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Kentucky by Heart: Although mostly virtual this year, the opening of school brings back many memories

By Steve Flairty
NKyTribune columnist

The opening of schools, though mostly virtually these days, always recalls personal memories for me, both as a student and as a teacher.

But my first day in school as a first-grader in Mrs. Dorothy’s class at Grants Lick Elementary, in southern Campbell County, in the fall of 1959, is the most impactful. I can clearly picture the experience even now.

It seems this little five, soon to be six-year-old Stevie was about as excited as one could be to start school, and I woke early that morning. Allowing my younger brother, Mike, to sleep, I found my mother in the kitchen. She looked like she had already put in a half day’s work. She was ironing my “school” clothing, and close by her I can almost see and smell my new book satchel, red and black and having entirely too much room for my few supplies, consisting mostly of a box of crayons and a few pencil erasers. With a grin, she quickly informed me that I didn’t have to be up so early and there was still plenty of time before the bus came.

Young Steve Flairty, ready for school. (Photo provided)

But there was no way I wanted to return to bed. I simply was ready to go to school!

After a tasty meal of eggs and bacon and plenty of last-minute directions from Mom (Dad had left for work well before I awakened), we walked out on the side porch and headed out our gravel driveway to meet the bus on a busy and dangerous Highway #27. Mom would see that I got on the bus safely, but she had made careful arrangements (she thought) for the return trip with Mary, a pre-teen next-door neighbor girl who also rode the bus. Mary, according to the plan, would escort me off the bus and across the highway and to our driveway in the afternoon at the end of the bus trip home.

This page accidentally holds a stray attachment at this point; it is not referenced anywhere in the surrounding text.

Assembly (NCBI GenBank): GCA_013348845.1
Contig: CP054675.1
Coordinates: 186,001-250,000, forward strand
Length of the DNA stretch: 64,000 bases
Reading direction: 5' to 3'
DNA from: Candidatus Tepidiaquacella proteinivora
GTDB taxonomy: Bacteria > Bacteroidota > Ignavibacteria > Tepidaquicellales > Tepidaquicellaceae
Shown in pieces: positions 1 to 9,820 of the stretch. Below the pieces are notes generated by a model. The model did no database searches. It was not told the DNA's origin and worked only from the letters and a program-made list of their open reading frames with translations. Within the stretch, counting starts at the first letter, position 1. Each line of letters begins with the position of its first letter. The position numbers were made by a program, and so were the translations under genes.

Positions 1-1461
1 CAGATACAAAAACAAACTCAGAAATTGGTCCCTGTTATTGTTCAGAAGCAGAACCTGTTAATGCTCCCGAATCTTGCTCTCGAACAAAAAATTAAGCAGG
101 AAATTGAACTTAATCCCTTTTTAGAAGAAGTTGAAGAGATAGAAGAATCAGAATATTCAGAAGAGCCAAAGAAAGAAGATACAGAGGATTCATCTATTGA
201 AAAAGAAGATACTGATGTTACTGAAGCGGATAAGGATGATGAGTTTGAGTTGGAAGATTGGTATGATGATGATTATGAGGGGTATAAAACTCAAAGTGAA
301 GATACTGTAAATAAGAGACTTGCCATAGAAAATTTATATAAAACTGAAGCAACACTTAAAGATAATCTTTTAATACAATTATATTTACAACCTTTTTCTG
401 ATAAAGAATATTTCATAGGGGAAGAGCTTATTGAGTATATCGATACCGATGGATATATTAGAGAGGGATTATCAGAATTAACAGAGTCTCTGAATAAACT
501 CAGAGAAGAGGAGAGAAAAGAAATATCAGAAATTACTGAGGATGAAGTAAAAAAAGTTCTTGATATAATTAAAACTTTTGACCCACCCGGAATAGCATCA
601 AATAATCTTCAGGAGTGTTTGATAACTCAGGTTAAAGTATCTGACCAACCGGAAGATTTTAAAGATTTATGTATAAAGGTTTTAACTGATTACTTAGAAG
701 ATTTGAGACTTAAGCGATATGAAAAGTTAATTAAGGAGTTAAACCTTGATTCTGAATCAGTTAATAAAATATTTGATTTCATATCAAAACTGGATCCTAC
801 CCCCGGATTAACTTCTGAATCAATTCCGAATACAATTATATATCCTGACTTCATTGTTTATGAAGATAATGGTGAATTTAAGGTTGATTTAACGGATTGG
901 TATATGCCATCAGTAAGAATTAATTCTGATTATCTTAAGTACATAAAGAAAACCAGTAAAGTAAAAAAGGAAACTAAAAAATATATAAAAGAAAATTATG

Well, the day at school was everything I expected. I quickly bonded with Mrs. Dorothy, a dignified, matronly sort who–by the testimony of hundreds, maybe thousands—was a teacher icon at the school and well-known in the Grants Lick community.

I enjoyed having a large pencil in my hand doing scribbles of handwriting, and I liked coloring pictures. I was shy around my classmates, but the idea of playing with them at outdoor recess was exciting. Going to the lunchroom and carrying a tray of food made me feel grown-up. I soon noticed that the school had a variety of smells that wafted about in different parts of the building, and they were not unpleasant. In short, the first day at Grant’s Lick Elementary School was joyous.

But then there was the bus ride home.

Getting on the bus that afternoon proved no problem, and I recall sitting quietly toward the noisy back part of the yellow monster and holding onto my precious book satchel; Mr. Reinhardt was the bus driver. He was a tall man, an older person who looked to be like a grandfather. (Doing research, I recently found out that he was then ten years younger than me now!) His overalls and suspenders that held them up made him appear to be a farmer. Mr. Reinhardt didn’t seem like the type who would suffer fools lightly, though I didn’t think in such literary terms in those days.

All pumped up with a bunch of stories ready to tell my mother and my brother when I got home, the bus pulled to a stop in front of our white and blue-framed house, the place where a standup birdbath and three pink plastic flamingos stood in the middle of the front yard. I recalled the directions from Mom earlier that morning, that I was not to leave the bus without Mary leading me off and across the highway, hand in hand. So, I would wait for Mary to come and fetch me when it was time.